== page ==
A year later, Chesnut chose not to accompany Walker on his next venture, the bloody and successful invasion of Nicaragua, where he made himself President. Instead, Chesnut exchanged all his valuables for $7,000 in gold and booked passage on a steamer bound for New York. The launch that was taking him to
the steamer sank, and while 38 people drowned, Chesnut swam back to shore, hired a diver, retrieved his gold and boarded the steamer in time for departure.

Later, during the Kansas border wars, Chesnut was arrested and jailed for high treason. When the Civil War began, he worked at the unique job of enlisting Indians and blacks for the Union Army. He enlisted a regiment of Delaware Indians and himself commanded a regiment of black troops, achieving the rank of

In 1867, he came to Montana and discovered coal in the Rocky Canyon Trail Creek area. For 15 years he developed his coal mining enterprise, benefiting the growth of the community. Chesnut liked to say that the coal in his claim ran all the way down to China, thereby making the famous coal mines of England an infringement on his rights. Coal was welcomed since wood was becoming scarce and high priced. But stove grates were not suited to coal, and the Colonel had difficulty promoting his product. The small town of Chestnut was named for him, however the name was misspelled.

Chesnut owned extensive real estate, including the Chesnut Corner, an elegantly appointed saloon, complete with a reading room and a club room in back. This club room was Bozeman’s nerve center, where its leading male citizens discussed public problems and their genial host encouraged new enterprises for the rapidly growing town. The large upstairs floor was a social center, and in summer the Fort Ellis band played from its balcony on Main street. Although Chesnut was the focus of several romantic stories, he never married.

“Lady” Mary Blackmore
b. in England d. 1872
The sad story of ‘Lady’ Mary Blackmore and her husband William is part of Bozeman’s lore. In 1872 they came from England to visit Yellowstone, stopping in Bozeman on their way because Lady Mary had become suddenly ill. She died of peritonitis at General Lester Willson’s home and was buried on five acres purchased by ‘Lord’ Blackmore and given to the town for use as a cemetery.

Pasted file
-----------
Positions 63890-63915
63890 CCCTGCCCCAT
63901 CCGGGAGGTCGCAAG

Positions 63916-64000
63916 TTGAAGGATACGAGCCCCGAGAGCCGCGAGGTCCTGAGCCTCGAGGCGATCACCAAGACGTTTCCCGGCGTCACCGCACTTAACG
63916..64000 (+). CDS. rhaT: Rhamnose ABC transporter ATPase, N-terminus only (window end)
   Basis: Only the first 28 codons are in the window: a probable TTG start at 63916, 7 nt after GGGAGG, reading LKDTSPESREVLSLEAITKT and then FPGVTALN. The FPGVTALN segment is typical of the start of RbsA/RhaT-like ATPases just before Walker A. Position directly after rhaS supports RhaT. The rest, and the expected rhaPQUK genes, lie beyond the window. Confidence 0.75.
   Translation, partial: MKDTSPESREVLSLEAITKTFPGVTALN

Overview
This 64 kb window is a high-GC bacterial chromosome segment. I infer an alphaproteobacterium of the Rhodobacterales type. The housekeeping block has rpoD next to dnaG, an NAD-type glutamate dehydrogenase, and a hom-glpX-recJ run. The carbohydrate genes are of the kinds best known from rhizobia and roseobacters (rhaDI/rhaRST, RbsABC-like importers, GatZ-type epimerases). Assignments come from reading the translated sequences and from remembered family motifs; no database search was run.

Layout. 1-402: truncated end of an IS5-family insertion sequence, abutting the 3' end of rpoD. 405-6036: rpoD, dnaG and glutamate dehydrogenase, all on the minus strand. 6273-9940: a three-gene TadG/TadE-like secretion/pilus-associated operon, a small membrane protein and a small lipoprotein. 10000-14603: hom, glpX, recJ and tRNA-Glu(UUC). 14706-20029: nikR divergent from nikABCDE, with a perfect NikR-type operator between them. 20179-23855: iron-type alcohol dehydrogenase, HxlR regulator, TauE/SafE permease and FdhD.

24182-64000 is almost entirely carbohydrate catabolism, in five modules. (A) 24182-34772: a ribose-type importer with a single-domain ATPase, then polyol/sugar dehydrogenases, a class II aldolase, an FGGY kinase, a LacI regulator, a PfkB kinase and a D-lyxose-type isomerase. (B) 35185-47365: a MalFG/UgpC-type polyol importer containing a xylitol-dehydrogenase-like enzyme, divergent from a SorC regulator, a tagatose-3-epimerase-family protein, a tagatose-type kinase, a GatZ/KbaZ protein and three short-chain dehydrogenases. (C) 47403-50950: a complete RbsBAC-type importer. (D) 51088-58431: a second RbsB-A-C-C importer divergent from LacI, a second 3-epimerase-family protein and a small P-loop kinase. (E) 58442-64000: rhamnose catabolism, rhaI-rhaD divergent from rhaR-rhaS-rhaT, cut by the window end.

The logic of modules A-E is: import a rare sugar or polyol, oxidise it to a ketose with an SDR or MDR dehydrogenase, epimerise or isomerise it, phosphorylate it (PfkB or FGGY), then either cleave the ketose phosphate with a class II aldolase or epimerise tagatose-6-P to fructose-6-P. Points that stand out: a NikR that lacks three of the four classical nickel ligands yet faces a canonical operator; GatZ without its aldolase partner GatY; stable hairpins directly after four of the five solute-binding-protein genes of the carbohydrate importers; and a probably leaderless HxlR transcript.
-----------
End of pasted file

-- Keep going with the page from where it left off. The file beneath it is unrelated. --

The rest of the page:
Further investigation reveals that ‘Lord’ Blackmore was in fact not a lord, although he did expect to be knighted. It was Emma Willson who started referring to them as ‘Lord’ and ‘Lady.’ William Blackmore was, however, an extraordinary man. He had become quite wealthy working as a middle man between English investors and promoters in the American West. He and Mary lived on an extensive estate where they entertained a dazzling array of guests including Oliver Wendell Holmes, Charlotte Bronte, Alfred Lord Tennyson, and “Mark Twain”. The beautiful Mary was a London social leader and an intimate of Queen Victoria. William had made several trips to the U.S., and from all evidence he loved the West. He had provided generous financial assistance to photographer William Jackson, artist Thomas Moran, and explorer Dr. Ferdinand Hayden. He had a deep interest in anthropology and in Native American life and customs. His fourth trip to the U.S. in 1872 was to check on investments in the Southwest, as well as to join Hayden on his expedition to The Yellowstone. Mary and a nephew accompanied him on this trip, and the couple agreed that if either should die on their travels they would be buried where they died. Dr. Hayden named Mt. Blackmore in Mary’s honor. Looking south from the grave site the mountain’s pyramid-shaped peak can be seen. Hayden also named a newly discovered mineral Blackmorite in William’s honor. In 1878 Blackmore’s American investments brought him to financial ruin. In the library of his estate he committed suicide by shooting himself in the head.